By Dr S V N Vijayendra
Mysuru, May 15:- All of a sudden, during the last few months, many people have started to think of their health. Thanks to the COVID-19 pandemic caused by tiny novel coronavirus particles for diverting the thoughts of the public towards health. Although it killed around three lakh people globally in a short span of 4-5 months, it resulted in substantial economic loss to many individuals, companies, organisations, establishments and countries, etc., due to the implementation of lockdown and social isolation. It affected the mobility of people and goods. It also created panic in some areas and burdened government exchequer.
However, millions of deaths at the global level are happening every year due to various other diseases which are not noticed much by common people. According to the World Health Organisation (WHO), 54% of 56.9 million deaths in the world are due to top-10 diseases or causes. These are very much higher than the COVID-19 pandemic. These include chronic obstructive pulmonary disease, cancers, ischaemic heart disease, stroke, lower respiratory infections, diarrhoeal diseases, Alzheimer’s and other dementias, diabetes, road injury and tuberculosis.
The Institute for Health Metrics and Evaluation of the University of Washington, United States, has recently indicated that annually 17.79 million people are dying due to cardiovascular diseases alone. According to it, deaths due to other health causes include 9.56 million by cancers, 3.91 million by respiratory diseases, 2.56 million by lower respiratory infections, 2.51 million by dementia, 2.38 million by digestive diseases related to the digestive system, 1.78 million by neonatal disorders, 1.57 million by diarrhoeal diseases, 1.37 million by diabetes, 1.32 million by liver diseases, 1.23 million by kidney diseases, 1.18 million by tuberculosis, half a million deaths due to exposure to extreme heat and cold, 1.24 million deaths due to road injuries.
Thus, lifestyle diseases are the biggest killers of people than COVID-19. Unlike COVID-19, lifestyle diseases, however, have not created any panic in public, as these are not contagious and not burdened every one of the society. However, precautions and safety measures ought to be taken by every individual to avoid contacting with the COVID-19 during the post-lockdown period.
Interestingly, most of these diseases are termed as lifestyle diseases, i.e., the emanation of diseases due to change in the lifestyle of the people. Yes, the lifestyle of humanity is changing. Traditional foods are disappearing, and more and more people are moving towards processed, junk foods with high salt, fat, or sugar, leading to increased calories.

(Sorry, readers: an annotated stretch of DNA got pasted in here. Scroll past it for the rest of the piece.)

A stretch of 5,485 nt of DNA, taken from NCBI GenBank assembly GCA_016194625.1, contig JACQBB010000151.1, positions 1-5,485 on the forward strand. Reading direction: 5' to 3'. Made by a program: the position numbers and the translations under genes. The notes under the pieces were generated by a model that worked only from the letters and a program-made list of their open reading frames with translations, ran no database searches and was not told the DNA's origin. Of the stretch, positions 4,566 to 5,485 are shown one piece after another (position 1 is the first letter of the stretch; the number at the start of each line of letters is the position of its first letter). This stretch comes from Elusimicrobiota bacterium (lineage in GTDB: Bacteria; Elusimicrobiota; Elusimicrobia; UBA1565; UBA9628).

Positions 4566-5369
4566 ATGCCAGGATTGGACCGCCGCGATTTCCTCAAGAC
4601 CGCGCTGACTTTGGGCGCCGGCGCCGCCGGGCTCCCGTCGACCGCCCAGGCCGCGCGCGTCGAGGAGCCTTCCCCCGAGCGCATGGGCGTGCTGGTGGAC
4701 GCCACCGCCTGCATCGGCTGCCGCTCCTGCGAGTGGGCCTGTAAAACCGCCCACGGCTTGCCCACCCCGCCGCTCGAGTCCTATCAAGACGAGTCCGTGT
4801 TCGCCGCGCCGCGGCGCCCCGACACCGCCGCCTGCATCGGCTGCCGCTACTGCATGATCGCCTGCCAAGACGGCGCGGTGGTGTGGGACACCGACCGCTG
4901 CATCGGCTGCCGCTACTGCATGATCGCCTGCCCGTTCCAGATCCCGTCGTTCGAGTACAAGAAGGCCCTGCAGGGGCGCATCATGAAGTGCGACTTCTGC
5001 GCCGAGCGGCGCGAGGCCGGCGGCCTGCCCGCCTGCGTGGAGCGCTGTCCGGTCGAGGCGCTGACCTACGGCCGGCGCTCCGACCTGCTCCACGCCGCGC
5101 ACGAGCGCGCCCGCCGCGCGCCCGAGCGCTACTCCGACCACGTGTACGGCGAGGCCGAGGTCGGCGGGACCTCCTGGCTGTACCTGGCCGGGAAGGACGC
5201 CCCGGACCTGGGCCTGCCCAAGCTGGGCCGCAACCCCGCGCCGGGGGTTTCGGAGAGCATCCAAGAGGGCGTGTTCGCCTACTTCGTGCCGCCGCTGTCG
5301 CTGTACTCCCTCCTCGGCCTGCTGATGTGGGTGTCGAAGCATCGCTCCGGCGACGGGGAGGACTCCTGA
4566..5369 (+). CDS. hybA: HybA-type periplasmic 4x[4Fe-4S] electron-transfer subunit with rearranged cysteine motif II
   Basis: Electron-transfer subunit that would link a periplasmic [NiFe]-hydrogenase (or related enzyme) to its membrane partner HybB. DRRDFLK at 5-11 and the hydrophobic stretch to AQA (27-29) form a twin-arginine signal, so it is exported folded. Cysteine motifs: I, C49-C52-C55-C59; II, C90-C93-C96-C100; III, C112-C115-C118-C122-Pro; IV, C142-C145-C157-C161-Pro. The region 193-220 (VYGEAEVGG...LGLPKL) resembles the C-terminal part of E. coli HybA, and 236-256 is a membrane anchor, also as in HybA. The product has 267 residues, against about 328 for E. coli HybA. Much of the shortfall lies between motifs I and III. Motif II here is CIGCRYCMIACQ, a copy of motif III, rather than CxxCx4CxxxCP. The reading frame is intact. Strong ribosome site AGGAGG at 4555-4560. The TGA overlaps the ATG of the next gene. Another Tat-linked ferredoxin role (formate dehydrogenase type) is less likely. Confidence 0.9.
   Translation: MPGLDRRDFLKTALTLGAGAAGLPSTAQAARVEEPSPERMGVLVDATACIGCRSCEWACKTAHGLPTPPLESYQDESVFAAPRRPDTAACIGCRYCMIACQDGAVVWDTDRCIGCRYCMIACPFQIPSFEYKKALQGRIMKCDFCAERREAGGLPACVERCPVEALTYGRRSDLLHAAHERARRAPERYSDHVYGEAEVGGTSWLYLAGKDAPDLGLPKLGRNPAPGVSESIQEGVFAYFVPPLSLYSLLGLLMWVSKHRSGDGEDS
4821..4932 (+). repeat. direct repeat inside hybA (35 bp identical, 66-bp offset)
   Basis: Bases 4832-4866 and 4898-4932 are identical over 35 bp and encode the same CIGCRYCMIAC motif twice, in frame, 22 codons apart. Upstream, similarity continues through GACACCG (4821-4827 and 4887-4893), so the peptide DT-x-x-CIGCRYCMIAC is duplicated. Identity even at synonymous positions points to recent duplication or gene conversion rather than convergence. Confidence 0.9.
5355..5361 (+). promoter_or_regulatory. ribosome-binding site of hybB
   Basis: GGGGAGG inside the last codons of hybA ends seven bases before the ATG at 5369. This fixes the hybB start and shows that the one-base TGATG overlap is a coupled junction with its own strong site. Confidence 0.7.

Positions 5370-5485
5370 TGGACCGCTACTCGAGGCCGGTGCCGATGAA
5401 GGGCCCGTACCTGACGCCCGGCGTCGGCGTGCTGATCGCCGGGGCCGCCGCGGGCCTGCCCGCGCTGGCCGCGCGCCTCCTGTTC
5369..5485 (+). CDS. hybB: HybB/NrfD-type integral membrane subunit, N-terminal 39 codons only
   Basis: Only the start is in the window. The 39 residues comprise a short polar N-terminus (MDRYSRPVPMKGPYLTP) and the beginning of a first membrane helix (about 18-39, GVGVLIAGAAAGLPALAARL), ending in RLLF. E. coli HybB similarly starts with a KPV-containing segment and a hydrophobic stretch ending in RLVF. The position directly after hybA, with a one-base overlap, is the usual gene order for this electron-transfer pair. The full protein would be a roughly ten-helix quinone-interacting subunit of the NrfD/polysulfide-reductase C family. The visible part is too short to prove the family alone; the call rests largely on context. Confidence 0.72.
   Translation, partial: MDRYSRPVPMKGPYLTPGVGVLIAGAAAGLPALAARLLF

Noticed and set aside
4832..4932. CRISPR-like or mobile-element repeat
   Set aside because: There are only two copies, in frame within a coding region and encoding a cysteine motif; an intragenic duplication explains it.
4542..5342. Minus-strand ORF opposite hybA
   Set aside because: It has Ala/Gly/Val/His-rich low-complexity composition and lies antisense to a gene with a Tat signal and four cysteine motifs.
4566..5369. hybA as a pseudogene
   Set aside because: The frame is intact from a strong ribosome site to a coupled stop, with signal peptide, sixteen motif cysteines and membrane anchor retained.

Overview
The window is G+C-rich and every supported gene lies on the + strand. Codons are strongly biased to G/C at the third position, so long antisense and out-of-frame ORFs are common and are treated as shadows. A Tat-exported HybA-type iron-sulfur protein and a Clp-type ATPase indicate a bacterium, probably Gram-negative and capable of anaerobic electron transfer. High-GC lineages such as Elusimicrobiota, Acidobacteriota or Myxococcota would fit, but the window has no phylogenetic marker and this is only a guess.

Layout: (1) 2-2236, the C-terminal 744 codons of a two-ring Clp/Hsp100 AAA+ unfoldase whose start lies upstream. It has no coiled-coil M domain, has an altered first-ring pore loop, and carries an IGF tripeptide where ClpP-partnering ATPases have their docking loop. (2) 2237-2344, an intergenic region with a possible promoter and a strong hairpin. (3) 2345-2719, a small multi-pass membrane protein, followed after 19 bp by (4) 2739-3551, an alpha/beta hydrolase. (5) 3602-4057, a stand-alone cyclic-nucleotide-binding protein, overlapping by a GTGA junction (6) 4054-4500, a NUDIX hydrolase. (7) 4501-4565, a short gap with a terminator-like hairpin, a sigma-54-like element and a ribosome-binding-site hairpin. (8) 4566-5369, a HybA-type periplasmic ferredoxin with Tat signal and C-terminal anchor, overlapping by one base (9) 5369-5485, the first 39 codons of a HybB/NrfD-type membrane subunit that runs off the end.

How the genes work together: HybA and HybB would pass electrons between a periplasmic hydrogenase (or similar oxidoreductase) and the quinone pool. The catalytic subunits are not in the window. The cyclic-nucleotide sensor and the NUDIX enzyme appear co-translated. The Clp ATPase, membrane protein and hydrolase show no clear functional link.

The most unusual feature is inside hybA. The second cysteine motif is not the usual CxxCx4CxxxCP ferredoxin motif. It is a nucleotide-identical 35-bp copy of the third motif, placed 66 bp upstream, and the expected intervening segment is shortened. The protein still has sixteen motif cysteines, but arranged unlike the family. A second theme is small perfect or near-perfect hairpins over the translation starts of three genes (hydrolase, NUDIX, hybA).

Deep (fat) fried foods are dominating than those traditionally cooked foods containing low fat or low sugars. Intake of calories has increased, and physical exercises have come down, leading to overweight, and obesity and its associated diseases like BP, diabetes, cardiovascular diseases. Increased consumption of red meat and reduced intake of vegetables leading to health issues associated with the digestive system.
Personal habits like smoking or consumption of other tobacco products or alcohol are damaging lungs, liver, and kidneys or causing cancers. Higher consumption of fossil fuels in automobiles and industries, burning wood, are releasing outdoor and indoor air pollutants causing environmental pollution, which is leading to respiratory diseases. All these factors, either directly or indirectly reduce immunity levels in the population. People keep on suffering when their immunity is lowered. The absence of sanitation and hygiene is also causing diseases, especially in low and middle-income countries. Drinking contaminated water is one of the main reasons for millions of deaths in many countries.
Healthy people and healthy societies
Nations require healthy people and healthy societies, as healthy societies are the backbone for development and prosperity. Economies will be at stake when the people are not healthy. Hence, it is the right time to focus on these aspects and motivate ourselves to improve the living conditions by following healthy personal and eating habits and keeping their weight under control. It is also time to pay attention to have a healthy environment around us and to follow the best hygienic practices to reduce disease burden on families, communities, and countries, either due to lifestyle diseases or contagious diseases like COVID-19.
(The writer is a regular contributor to City Today and Traffic Warden and member, City Traffic Advisory Committee, Mysuru)